You can state, and you won’t be wrong, that nowadays an artist’s approach is frequently described in hackneyed and ambiguous phrases about the balance of reality and fiction. These aphorisms could hide plenty of meanings and reach even the essence of art itself. However, for the work of emerging French artist, Virginie Yassef, these terms could indeed be appropriate. The artist creates fictional, almost surreal mise en scenes.
Entering her solo exhibition at Parisian Galerie Vallois, the visitor faces an installation L’Objet du doute (2013), a tree trunk, obstructing his way and then it suddenly starts to stir. This work was shown in a more natural setting for a fallen tree atmosphere, barring the rue des Cascades during the art festival ‘Nuit Blanche’. As the artist explains, one of the key ideas for this artwork is to provoke a feeling of uncertainty for the spectator, to create a particular object and situation as a provocation of the question of how we can deal with art today. The tree is not ready-made, it’s a constructed sculpture and this fact becomes visible after examination of its expressive texture.
Photo-miniatures from the series Scenario Fantôme are the preamble to the installations. The diptychs and triptychs document fragments that captured Yassef’s eye, and in each of them there is the adhesive element for two photographs. The images retell of the artist’s investigation of the urban landscape and tend to prompt an enigmatic weird story.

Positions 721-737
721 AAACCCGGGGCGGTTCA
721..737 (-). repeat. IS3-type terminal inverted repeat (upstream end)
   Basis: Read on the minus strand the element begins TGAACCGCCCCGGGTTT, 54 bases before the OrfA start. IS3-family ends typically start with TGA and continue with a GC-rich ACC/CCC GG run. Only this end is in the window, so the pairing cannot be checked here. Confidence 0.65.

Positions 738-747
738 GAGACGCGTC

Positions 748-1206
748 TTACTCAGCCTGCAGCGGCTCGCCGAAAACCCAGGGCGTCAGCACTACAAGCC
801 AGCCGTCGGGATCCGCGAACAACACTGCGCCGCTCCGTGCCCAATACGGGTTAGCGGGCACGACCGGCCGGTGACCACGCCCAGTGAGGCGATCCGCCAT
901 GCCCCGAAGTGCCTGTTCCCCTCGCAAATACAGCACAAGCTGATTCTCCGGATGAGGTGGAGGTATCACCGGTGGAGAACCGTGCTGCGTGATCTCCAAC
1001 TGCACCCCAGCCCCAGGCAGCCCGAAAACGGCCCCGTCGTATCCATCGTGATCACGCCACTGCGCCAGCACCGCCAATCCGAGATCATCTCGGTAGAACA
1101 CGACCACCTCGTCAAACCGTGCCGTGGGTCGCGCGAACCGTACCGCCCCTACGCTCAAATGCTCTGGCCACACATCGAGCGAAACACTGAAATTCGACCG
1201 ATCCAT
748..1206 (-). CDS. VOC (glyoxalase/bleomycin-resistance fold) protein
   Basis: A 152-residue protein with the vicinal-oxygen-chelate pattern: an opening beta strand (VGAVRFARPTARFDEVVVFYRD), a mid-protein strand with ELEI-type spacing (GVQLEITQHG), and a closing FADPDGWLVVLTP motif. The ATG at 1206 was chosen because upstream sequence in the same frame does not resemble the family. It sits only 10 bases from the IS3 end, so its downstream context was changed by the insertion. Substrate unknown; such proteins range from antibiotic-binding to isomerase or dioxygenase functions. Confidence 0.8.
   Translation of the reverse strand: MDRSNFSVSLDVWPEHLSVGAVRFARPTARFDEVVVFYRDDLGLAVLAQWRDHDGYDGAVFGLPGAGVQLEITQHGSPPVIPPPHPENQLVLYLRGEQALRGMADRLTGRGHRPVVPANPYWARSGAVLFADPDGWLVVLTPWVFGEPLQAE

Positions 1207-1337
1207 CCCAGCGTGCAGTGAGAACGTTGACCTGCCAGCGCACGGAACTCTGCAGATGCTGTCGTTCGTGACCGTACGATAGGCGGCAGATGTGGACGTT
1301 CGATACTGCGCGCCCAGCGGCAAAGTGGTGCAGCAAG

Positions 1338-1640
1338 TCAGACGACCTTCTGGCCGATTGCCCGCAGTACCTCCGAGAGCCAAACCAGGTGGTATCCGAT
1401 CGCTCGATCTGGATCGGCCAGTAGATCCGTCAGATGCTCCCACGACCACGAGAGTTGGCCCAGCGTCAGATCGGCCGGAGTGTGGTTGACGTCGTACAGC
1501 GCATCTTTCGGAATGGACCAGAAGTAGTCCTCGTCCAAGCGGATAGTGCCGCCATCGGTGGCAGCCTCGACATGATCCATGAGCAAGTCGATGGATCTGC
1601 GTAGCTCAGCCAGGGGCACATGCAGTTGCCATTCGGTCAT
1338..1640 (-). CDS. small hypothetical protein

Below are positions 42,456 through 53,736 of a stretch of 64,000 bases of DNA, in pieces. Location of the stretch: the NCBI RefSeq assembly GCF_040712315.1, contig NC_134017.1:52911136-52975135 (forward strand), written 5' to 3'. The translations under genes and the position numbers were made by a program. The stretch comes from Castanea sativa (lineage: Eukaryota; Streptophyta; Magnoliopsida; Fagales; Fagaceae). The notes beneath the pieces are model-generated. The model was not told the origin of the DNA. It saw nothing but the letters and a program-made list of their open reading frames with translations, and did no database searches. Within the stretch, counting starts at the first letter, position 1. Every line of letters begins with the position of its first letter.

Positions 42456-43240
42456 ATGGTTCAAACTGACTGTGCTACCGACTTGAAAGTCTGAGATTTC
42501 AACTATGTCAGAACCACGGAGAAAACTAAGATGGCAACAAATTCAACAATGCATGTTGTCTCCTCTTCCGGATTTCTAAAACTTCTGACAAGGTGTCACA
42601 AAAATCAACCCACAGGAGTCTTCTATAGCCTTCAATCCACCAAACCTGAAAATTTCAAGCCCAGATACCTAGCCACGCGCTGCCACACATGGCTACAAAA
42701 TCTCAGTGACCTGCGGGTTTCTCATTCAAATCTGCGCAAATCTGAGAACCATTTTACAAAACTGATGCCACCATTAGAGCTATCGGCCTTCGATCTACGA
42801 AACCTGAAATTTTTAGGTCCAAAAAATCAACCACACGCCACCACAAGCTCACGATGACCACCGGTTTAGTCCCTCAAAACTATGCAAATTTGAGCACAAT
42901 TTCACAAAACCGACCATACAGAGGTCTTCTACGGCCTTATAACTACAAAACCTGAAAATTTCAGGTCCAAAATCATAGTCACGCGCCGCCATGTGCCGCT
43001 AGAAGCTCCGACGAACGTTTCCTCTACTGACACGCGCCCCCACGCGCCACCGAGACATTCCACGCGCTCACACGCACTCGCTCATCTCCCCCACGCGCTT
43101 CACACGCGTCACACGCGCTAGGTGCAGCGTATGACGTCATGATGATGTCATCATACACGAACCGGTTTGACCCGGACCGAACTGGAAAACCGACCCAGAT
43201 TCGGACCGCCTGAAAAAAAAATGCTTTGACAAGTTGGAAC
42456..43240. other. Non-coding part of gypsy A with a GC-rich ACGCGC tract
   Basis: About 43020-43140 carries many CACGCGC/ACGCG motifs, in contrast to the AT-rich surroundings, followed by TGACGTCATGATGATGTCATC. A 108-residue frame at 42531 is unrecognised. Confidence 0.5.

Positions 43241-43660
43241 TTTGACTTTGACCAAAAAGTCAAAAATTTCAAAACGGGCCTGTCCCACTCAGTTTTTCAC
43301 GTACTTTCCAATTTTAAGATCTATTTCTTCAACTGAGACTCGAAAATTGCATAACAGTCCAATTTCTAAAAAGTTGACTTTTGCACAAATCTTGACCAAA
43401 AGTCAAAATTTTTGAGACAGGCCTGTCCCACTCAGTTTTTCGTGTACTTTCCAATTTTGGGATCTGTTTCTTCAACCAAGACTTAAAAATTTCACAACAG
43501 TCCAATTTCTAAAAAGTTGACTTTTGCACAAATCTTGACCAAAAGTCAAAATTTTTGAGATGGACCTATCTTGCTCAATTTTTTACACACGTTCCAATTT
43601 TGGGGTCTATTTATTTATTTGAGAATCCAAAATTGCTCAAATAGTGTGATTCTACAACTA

As a matter of fact, the artistic method and a manner of display of Virginie Yassef could be portrayed as scenario, a stage, incomplete without a visitor. In the second room she set up the installation No one has ever seen a dog deliberately exchange a bone with another dog (2012), that was, in some measure, inspired by a short story Investigations of a Dog (1922) by Franz Kafka. On the green lawn of a carpet she roundly placed a few fake stones and stubs with built-in dynamics. Thus, the visitor becomes a witness to a conversation between sculptures, that are “all set to talk”.
I must admit that the theme of Kafkian transformation is by no means extraneous to Virginie Yassef’s oeuvre. She transforms her creations to the fake ready-mades, even fake variation on “nature-mort” and makes them decorations for a play with an unpredicted scenario of her authorship.
The Yassef exhibition is combined with a show from French young painter Pierre Seinturier, whose vivid canvases prompt the scenes from noir-like film plots and dialogue of a Virginie Yassef play.
Virginie Yassef: Au milieu du Crétacé runs until 1 March at the Galerie Vallois, 36, rue de Seine, 75006 Paris. For more information visit www.galerie-vallois.com.
1. Virginie Yassef, L’objet du doute, 2013. Courtesy Galerie GP & N Vallois, Paris. Photo : Nicolas Brasseur, Nuit Blanche Paris 2013